The other measure of detail is spatial resolution.  The satellites shoot a finite number of beams towards Earth, so even though each measurement is only truly accurate for one point on the ground, analysts obviously have to apply it to a larger area.  The more data points there are, the finer-resolution the resulting image is – sort of like how many megapixels your smartphone’s camera is capable of.

The 3 datasets have differing spatial resolutions, but the one I’ve spent the most time analyzing has a pixel size of about 238 by 238 meters – or 56,571 m^2 .  For comparison, an American football field is 5,351 m^2 (yes, I am dead set on using metric units – the heresy!). You can see a preview in the images embedded in this post.

Outside of work, there’s not much that’s noteworthy.  I am definitely looking forward to EBI’s retreat in Illinois in about 2 weeks, and there is a chance I might visit my hometown of San Diego next week for ESRI’s annual conference.  ESRI is the company that makes the ArcGIS mapping software I’m using.


The black pixels together represent the extent of deforestation between mid-2002 and mid-2011 according to the PRODES dataset, one of the three Alan is analyzing.

I have to mention that I’ve decided to try to learn some Brazilian Portuguese this summer.  I haven’t found any fluent speakers, so I am relying on some mp3 lessons instead.  So far I can say the following: Oi! Bom dia.  Eu sou Americano de San Diego.  Eu falo um pouco de Portugues. Eu entendo Ingles e Chines.

Look for my next blog post, by which time I will have hopefully learned some of the rules of Portuguese spelling, and also figured out how to type letters with accent marks on top of them.  Ate logo!

May 30, 2013


Alan in front of Energy Biosciences Institute Building.

This summer I am spending 12 weeks working at the Energy Biosciences Institute (EBI) in Berkeley, CA on a project related to sustainable land use in Brazil.  EBI is an organization focused on bioenergy research, and  is co-led by UC Berkeley, LBNL, the University of Illinois at Urbana-Champaign, and the energy company BP.  I am really excited to be working with my fellow Cal Energy Corps participant Cyrus Blankinship on this research, as well as Avery Cohn, a recent Berkeley PhD graduate who is heading up the study.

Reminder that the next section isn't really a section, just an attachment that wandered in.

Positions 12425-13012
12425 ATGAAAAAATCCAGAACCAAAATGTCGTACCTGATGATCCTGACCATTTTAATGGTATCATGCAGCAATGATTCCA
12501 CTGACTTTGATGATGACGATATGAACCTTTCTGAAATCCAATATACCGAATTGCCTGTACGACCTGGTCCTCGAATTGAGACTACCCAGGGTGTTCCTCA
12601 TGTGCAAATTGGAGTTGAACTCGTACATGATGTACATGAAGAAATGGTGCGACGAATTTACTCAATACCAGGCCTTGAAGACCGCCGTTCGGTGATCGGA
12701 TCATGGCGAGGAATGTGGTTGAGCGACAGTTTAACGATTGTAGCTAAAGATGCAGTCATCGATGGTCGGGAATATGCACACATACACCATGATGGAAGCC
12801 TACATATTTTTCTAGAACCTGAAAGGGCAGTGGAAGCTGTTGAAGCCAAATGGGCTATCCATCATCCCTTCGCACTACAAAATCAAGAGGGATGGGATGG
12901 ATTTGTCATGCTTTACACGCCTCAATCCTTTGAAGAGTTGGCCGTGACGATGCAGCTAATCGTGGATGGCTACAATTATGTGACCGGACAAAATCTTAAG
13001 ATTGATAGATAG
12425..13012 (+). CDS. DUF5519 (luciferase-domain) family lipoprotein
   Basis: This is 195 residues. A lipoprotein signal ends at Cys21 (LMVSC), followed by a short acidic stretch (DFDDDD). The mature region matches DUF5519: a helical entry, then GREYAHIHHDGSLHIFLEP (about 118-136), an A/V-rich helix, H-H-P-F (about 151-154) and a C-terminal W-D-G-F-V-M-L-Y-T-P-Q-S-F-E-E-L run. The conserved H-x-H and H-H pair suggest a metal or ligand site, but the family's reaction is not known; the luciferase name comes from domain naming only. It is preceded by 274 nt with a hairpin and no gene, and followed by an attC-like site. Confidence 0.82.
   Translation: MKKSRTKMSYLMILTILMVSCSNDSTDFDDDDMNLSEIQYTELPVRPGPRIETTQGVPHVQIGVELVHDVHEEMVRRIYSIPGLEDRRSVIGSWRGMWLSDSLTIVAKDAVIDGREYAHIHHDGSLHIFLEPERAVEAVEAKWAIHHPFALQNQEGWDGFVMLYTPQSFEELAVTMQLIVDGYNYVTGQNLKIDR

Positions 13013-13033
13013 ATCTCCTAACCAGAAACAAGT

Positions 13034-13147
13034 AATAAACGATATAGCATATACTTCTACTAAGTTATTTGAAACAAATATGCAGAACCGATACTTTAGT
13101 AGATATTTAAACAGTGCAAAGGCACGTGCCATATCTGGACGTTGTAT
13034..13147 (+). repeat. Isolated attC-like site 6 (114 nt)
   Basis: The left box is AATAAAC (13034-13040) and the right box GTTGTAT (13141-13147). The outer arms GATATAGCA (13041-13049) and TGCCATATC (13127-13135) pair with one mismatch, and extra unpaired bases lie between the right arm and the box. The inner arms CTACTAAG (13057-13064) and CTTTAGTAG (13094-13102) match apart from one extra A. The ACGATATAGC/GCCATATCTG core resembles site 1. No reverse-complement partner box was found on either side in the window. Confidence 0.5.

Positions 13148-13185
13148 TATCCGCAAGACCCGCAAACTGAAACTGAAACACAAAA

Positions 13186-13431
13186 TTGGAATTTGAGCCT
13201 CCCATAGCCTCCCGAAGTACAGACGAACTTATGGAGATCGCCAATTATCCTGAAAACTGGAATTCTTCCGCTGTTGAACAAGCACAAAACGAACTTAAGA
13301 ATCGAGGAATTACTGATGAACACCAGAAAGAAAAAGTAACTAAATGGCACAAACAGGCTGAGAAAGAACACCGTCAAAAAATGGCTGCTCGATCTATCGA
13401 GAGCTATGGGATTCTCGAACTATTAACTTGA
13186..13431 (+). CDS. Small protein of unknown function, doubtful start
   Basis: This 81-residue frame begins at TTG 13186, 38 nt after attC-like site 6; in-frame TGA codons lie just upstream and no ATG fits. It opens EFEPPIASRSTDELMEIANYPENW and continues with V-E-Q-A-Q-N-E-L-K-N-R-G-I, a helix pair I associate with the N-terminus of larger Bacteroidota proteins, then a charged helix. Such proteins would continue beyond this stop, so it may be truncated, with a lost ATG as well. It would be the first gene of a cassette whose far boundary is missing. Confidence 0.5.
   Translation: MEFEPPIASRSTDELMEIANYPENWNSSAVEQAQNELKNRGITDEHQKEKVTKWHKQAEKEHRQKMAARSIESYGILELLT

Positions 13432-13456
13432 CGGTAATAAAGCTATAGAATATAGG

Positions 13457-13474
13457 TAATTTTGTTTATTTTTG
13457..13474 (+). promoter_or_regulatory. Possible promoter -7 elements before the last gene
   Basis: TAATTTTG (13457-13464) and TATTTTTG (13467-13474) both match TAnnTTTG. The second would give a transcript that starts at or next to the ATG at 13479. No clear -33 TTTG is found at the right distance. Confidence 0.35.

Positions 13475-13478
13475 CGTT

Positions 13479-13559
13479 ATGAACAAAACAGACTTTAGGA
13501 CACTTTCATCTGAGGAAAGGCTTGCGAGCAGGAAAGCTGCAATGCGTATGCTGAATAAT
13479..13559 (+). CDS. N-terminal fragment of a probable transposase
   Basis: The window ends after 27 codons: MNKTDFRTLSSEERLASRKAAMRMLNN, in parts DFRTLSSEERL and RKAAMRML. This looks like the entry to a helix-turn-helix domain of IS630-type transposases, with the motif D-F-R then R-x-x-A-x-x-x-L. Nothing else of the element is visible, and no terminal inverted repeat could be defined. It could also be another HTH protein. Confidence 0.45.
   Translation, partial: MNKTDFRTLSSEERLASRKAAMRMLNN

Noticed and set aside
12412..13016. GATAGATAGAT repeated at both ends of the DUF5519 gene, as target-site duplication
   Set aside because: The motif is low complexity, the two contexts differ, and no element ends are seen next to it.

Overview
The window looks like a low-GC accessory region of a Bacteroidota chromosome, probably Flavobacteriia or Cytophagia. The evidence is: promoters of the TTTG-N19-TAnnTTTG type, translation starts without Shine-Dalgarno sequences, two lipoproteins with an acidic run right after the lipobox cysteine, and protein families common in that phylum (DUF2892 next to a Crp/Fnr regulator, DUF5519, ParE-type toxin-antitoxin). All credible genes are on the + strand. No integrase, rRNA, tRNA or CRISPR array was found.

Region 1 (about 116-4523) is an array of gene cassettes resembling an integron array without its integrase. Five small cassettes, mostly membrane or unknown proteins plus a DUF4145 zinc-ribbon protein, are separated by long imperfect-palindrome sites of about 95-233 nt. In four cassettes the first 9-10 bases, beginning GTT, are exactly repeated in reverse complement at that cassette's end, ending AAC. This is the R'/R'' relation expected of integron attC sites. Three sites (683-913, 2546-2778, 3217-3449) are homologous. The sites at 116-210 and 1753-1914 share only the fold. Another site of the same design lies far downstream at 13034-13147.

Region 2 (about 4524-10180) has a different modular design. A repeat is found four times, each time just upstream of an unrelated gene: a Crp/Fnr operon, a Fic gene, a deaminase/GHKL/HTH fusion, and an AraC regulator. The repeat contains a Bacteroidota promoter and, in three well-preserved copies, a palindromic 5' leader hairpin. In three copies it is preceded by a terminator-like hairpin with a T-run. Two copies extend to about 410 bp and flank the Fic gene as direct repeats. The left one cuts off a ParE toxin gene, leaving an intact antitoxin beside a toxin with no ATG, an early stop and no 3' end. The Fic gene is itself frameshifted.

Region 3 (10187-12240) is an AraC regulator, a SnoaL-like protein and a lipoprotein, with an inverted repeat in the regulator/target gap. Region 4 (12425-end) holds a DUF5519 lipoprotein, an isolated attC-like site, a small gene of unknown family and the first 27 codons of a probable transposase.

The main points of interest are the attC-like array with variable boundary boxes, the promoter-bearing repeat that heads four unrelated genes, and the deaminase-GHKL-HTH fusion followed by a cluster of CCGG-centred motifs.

The basic gist of my project is that I will use a number of software programs, including ArcGIS (Geographic Information Systems), R, and Python, to develop a land cover classification algorithm for Brazil’s cerrado (savannah) biome, and track shifts in land use over the last dozen or so years.  Specifically, I want to see changes in forest, cerrado, pasture, and crop cover.  The maps I produce will be used for socio-economic and behavioral research in the later phases of this study.

The project has implications for Brazil’s actions to mitigate climate change, because as demand for livestock and agricultural products grow, so does pressure to cut down forest and cerrado, which releases greenhouse gases.  There is evidence suggesting that conversion of lower-productivity pastureland to higher-productivity cropland would be helpful in Brazil’s efforts to curb its greenhouse gas emissions. If new cropland can be created out of converted pastureland rather than by clearing pristine habitat, then the threat to native land (and the associated biodiversity, ecosystem services, and climate-related degradation) will be somewhat reduced.

Though Cyrus and I aren’t in an exotic foreign country like most of the Cal Energy Corps researchers, we do get to work in the brand-new, eco-friendly Energy Biosciences Building (EBB) in the northwestern corner of the Berkeley campus.  Also, we plan on attending and presenting our work at EBI’s biannual retreat in Illinois in July, so we will get to do some traveling after all.

These first two weeks of my internship have mainly been about project orientation, reading papers for background knowledge, and setting up our computers and software for the work ahead.  New team members are also still being added.  Soon, however, we will start doing some exciting geospatial analysis!